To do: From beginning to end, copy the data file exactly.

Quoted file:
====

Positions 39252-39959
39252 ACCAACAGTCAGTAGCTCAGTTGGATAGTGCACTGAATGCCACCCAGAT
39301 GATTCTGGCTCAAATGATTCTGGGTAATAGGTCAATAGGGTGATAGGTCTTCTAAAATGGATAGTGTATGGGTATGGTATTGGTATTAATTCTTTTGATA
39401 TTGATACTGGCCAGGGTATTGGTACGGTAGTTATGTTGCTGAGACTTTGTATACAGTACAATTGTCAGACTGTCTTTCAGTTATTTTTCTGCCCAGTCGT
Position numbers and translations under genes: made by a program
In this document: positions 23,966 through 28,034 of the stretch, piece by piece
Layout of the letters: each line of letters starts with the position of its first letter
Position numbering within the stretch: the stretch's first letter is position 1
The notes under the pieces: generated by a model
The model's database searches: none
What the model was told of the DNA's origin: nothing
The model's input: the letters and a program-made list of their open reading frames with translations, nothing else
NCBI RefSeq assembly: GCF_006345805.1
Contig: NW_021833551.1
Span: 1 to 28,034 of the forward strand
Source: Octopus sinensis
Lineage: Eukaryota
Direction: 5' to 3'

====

Positions 39252-39959
39252 ACCAACAGTCAGTAGCTCAGTTGGATAGTGCACTGAATGCCACCCAGAT
39301 GATTCTGGCTCAAATGATTCTGGGTAATAGGTCAATAGGGTGATAGGTCTTCTAAAATGGATAGTGTATGGGTATGGTATTGGTATTAATTCTTTTGATA
39401 TTGATACTGGCCAGGGTATTGGTACGGTAGTTATGTTGCTGAGACTTTGTATACAGTACAATTGTCAGACTGTCTTTCAGTTATTTTTCTGCCCAGTCGT
Position numbers and translations under genes: made by a program
In this document: positions 23,966 through 28,034 of the stretch, piece by piece
Layout of the letters: each line of letters starts with the position of its first letter
Position numbering within the stretch: the stretch's first letter is position 1
The notes under the pieces: generated by a model
The model's database searches: none
What the model was told of the DNA's origin: nothing
The model's input: the letters and a program-made list of their open reading frames with translations, nothing else
NCBI RefSeq assembly: GCF_006345805.1
Contig: NW_021833551.1
Span: 1 to 28,034 of the forward strand
Source: Octopus sinensis
Lineage: Eukaryota
Direction: 5' to 3'